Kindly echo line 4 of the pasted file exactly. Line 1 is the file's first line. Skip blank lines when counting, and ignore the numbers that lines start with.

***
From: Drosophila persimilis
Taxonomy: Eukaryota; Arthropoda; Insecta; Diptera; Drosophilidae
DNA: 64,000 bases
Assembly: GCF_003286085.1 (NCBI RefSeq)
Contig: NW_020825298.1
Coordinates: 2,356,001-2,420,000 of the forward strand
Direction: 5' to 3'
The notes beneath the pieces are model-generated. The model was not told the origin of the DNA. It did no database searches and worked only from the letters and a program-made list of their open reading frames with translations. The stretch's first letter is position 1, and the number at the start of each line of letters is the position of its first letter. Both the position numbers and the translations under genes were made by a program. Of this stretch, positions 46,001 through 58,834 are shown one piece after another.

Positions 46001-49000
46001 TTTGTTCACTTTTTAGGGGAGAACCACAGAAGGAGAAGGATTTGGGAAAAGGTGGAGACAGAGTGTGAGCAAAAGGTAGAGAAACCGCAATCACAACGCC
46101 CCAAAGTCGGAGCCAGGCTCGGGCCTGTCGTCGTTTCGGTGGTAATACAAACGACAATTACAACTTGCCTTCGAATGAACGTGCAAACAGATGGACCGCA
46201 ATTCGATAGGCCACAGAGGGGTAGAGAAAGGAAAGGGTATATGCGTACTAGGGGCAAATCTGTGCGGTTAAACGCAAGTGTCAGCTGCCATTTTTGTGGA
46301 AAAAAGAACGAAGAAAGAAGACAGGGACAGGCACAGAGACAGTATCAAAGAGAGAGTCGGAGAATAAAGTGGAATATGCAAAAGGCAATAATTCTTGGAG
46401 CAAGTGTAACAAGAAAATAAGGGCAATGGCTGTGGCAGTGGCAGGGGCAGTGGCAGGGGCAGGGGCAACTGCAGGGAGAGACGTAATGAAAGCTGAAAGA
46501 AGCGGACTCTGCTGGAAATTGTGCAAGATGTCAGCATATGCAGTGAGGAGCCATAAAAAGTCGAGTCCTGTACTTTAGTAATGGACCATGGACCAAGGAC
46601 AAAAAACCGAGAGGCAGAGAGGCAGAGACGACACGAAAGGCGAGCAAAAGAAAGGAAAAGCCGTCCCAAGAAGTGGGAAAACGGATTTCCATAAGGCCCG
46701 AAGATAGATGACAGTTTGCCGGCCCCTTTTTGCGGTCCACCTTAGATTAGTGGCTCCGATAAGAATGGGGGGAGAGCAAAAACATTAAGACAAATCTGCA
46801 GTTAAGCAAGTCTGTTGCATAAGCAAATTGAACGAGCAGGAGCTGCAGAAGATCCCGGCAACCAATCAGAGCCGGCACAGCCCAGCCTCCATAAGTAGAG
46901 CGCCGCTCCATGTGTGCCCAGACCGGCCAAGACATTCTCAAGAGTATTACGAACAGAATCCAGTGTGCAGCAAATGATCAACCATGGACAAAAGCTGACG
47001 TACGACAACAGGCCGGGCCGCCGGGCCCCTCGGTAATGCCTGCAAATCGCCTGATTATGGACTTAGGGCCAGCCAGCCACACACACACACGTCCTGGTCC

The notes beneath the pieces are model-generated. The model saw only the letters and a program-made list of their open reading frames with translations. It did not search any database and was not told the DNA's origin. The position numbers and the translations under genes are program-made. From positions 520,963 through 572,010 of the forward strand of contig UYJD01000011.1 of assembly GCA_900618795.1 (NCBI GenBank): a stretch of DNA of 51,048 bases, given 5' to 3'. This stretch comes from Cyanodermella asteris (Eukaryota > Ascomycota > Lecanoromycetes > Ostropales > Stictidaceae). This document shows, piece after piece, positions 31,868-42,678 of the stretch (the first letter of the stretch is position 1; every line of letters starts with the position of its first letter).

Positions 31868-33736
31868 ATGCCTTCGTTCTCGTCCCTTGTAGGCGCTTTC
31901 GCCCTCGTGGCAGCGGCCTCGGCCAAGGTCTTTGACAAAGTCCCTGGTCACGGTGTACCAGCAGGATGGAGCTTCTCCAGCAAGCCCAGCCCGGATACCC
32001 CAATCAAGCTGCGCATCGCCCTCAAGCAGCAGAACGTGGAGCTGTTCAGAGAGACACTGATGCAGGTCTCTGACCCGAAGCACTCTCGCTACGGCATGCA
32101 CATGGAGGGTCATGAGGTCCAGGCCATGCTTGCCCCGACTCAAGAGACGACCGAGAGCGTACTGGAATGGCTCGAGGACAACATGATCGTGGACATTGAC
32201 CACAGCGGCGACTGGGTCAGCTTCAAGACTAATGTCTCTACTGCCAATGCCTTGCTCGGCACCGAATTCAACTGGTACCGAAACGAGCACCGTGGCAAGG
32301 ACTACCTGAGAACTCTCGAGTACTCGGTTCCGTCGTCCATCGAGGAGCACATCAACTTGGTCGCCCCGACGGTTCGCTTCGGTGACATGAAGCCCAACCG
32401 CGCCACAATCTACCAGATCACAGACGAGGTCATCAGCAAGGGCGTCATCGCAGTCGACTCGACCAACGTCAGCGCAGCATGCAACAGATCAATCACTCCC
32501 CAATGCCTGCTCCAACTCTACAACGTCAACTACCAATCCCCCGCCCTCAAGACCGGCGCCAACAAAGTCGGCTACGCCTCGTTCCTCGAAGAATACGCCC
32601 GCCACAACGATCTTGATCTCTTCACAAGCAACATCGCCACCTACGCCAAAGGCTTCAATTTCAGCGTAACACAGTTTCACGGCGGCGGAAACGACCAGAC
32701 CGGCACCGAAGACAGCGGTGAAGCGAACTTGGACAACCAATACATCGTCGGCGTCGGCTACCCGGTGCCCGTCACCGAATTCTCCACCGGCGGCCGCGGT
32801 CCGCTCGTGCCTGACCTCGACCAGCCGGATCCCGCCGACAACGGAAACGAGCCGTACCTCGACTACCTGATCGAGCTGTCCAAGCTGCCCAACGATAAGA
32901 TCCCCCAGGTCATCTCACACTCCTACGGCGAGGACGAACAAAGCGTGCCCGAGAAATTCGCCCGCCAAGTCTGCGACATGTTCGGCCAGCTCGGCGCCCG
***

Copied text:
Assembly: GCF_003286085.1 (NCBI RefSeq)